“Have you heard the rumors we have to move?”
Aline asks her colleagues the question that scares her the most – Have they heard the rumors the red light district has to move for World Cup? She says, “I’m afraid to even ask about it.”
The prospect of moving a hundred brothels to a new location makes a lot of women working in Vila Mimosa nervous. Will they move somewhere far away and hard to get to? Somewhere more dangerous? Will business suffer, or could a move be a change for the better?
Aline’s fears are not unfounded. Rio has a history of “cleaning up” its sex industry when tourists come to town that stretches back 100 years.
When King Albert of Belgium came to town in 1920, police rounded up the city’s lower-class prostitutes, arrested them and moved them out of sight to the outskirts of the city, inadvertently forming Rio’s first red light district. Police added walls around it in 1967 to hide it from the view of Queen Elizabeth II’s procession through the city. The red light district was moved – twice – to make way for the city’s “New City” administrative complex, first in the 1970’s and again in 1995.
Now, with two months to go till the World Cup kickoff, the red light district is under threat of eviction for the fourth time in 100 years.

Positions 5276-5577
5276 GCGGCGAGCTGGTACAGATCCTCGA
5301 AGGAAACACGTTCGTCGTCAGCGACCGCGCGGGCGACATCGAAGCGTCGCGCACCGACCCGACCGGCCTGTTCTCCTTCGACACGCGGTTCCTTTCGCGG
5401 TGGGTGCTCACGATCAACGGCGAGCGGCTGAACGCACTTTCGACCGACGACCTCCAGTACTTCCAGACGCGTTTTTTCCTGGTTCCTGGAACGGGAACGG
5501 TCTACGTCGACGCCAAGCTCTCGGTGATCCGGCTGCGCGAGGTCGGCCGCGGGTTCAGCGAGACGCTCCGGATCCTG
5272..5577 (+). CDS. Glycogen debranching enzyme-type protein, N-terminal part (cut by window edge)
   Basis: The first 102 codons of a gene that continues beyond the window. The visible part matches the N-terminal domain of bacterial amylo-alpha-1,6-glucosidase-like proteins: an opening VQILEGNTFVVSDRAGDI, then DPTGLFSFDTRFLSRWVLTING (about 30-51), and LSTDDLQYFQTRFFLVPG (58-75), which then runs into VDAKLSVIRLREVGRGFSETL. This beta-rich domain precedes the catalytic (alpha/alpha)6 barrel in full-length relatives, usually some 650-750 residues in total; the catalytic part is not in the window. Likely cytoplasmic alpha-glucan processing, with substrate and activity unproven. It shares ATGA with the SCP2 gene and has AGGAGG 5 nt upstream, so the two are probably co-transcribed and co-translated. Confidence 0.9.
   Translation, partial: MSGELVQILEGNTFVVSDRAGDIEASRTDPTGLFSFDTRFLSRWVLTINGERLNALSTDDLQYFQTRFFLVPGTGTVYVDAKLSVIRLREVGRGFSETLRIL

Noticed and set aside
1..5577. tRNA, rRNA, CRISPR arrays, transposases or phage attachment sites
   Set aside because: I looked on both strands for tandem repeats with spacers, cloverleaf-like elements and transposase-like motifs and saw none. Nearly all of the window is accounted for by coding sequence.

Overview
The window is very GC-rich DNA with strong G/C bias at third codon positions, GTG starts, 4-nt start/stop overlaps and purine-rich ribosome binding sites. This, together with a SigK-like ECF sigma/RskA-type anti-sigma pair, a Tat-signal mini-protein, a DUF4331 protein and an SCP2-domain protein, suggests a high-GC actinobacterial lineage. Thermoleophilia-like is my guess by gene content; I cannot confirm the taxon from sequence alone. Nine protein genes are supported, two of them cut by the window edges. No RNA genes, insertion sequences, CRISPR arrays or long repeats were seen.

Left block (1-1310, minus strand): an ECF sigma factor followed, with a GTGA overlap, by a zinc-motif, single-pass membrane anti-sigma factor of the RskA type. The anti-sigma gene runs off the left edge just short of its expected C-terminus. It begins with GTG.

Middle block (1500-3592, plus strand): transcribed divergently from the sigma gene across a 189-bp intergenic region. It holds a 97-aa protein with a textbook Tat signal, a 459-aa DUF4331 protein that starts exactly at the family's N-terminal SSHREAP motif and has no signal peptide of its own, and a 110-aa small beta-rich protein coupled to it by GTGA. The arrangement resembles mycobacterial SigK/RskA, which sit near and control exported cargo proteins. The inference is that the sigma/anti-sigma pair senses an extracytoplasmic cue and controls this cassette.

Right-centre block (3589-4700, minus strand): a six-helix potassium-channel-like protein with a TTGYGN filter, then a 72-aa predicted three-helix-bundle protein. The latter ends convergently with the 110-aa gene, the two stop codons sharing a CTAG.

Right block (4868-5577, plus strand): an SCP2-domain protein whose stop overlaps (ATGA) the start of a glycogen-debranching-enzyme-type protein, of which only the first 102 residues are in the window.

Only this time, an area that used to be on the city’s margins finds itself in a prime location. Rio’s red light district is currently hiding in plain sight, a block from the busy Praça da Bandeira; half a block from a major construction site for the metro expansion; one mile from the Maracana Stadium; a mile and a half from the multi-billion dollar Porto Maravilha port renovation project.
As Rio undergoes the biggest prostitution crackdown and brothel evictions in a generation in preparation for next year’s World Cup and the 2016 Summer Olympics, rumors are swirling through Vila Mimosa that the red light district will have to move once again.
Some say the bullet train from Sao Paulo to Rio – a $20+bn project on pause at the moment – will terminate in Vila Mimosa. Others say a consumer package goods multinational is in negotiations with AMOCAVIM, the governing association of Vila Mimosa, to purchase the area. A proposal for an Audiovisual City to host TV productions, with studios and four movie theaters, is also destined for the same neighborhood.
Aline, for her part, wonders if the Zone will become a parking lot for the soccer stadium. Milena, a manager at the house Aline works, wants to know why they should move if the Mayor could instead invest resources in improving the area.
Milena is one of the first women I met in Vila Mimosa in January of 2012. She was working as a manager at the house Aline works as a prostitute. In this interview, she talks about what her job is like. (link)
Here is a timeline of Rio de Janeiro’s red light districts, synthesizing the work of anthropologist Soraya Simões’ 2010 Vila Mimosa: Scenographic Ethnography of Carioca Prostitution, and anthropologist Thaddeus Blanchette’s From the Mangue to Vila Mimosa, 1922-2013. (link)